On August 21, Turner met with a group of fellow conspirators in the swampy woodlands around Cabin Pond. The group ate a meal and took a vow to kill all slave owners they encountered, including women and children. They decided the first victims would be Turner’s current master, Joseph Travis, and his family, and that Turner should deliver the first blow.
The group traveled from farm to farm, slaughtering whites and freeing blacks. Many of the enslaved chose not to join the revolt, and some even fought to protect their masters. At most stops the rebel force grew, at one point reaching around 40 recruits. Over the next two days they killed at least 55 whites. Turner's presumed goal was to reach Jerusalem, where he believed there was an armory that his forces could use to further their rebellion.
The group never made it to Jerusalem and within two days were scattered and captured by the local militia. Turner eluded capture for two months by hiding out in the woods. Records show that out of the 53 suspected to be involved, more than 50 were brought to trial, 18 were executed, 12 were transported and sold South, and 21 were discharged to return to their masters. Of the four free blacks brought to trial, one was executed and the other three found not guilty.
It is written thatTurner was discovered hiding out on October 30 by farmer Benjamin Phipps. He surrendered to Phipps and was taken to be tried. On November 5, 1831, he was sentenced to death for "conspiring to rebel and make insurrection." On November 11 he was hanged.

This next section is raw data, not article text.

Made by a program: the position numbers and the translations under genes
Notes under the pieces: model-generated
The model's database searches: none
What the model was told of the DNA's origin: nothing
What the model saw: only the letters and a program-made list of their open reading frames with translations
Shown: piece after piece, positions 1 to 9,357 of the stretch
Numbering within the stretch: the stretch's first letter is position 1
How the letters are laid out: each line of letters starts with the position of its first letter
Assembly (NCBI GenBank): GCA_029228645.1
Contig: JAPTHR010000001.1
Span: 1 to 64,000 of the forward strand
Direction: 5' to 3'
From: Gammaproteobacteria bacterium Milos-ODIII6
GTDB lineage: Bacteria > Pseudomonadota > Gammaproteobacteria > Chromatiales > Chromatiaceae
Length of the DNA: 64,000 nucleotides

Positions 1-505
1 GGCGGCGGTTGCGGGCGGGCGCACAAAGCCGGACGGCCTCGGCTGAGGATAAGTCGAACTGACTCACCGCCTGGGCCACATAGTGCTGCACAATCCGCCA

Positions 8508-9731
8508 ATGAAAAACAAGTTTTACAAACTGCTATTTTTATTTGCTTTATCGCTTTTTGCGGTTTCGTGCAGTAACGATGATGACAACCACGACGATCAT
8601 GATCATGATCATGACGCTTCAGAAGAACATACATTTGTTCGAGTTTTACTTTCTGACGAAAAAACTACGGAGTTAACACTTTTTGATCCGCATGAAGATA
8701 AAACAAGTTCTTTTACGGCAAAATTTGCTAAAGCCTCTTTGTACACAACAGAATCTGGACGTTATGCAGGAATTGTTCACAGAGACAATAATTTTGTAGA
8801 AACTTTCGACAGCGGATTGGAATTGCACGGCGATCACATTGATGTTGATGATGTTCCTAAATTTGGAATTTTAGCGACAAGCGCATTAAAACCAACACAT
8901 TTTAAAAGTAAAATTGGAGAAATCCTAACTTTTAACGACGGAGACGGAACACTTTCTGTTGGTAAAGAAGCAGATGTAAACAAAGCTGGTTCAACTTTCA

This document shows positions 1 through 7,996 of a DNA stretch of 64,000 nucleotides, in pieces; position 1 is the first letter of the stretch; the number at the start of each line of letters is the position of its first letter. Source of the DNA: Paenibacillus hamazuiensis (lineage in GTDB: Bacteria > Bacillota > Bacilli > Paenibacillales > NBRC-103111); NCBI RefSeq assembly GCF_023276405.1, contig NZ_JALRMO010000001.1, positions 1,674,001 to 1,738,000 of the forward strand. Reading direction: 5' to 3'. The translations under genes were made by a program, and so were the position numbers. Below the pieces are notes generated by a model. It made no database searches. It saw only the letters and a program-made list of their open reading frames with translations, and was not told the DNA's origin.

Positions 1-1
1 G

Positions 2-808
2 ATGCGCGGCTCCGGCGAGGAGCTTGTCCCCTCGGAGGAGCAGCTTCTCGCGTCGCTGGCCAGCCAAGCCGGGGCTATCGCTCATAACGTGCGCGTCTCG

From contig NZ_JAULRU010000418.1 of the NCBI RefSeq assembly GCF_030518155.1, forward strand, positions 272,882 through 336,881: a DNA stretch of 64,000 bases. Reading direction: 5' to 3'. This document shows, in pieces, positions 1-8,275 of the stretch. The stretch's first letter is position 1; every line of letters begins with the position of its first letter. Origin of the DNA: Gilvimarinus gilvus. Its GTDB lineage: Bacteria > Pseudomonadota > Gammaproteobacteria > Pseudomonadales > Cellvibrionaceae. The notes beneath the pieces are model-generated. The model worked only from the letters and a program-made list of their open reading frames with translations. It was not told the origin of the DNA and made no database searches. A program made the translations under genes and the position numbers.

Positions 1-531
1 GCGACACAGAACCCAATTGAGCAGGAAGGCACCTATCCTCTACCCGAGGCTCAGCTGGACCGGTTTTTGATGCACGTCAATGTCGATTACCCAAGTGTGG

Desperate to regain control in the wake of the rebellion, white militias unleashed a wave of violence and intimidation against both enslaved and free blacks throughout the region. Many innocent people who had nothing to do with the insurrection were killed as a result of this campaign. In one case a severed head was put on display at a Southampton County crossroad. To this day, the street located outside Courtland, Virginia, bears the name Blackhead Signpost Road. In Virginia,strict laws were passed to further limit the right of blacks to gather.
A Changing Legacy and a Memorial
It is rumored that after Nat Turner was hanged, he was then decapitated, quartered, and skinned. Allegedly his skull and brain were sent off for study, his fat was rendered to wagon-wheel grease, and pieces of his tanned skin were given out as souvenirs. This would have been done in an attempt to crush Turner’s legacy and prevent him from being exalted as a martyr.
But Turner’s story is now undergoing a resurgence. The new film presents Turner as a patriot. And his descendants and the descendants of survivors of the revolt are back in the news debating the legacy.
Today in Courtland, monuments stand in honor of the Confederate military, and its battle flag can still be seen waving across the South. There’s a plaque noting the rebellion happened, but those who see Nat Turner as a hero believe that just as the Confederate memorials stand to benefit descendants of southern soldiers, it is only fair that descendants of the enslaved should have a place to pay homage to figures like Nat Turner, who gave his life to fight for their freedom.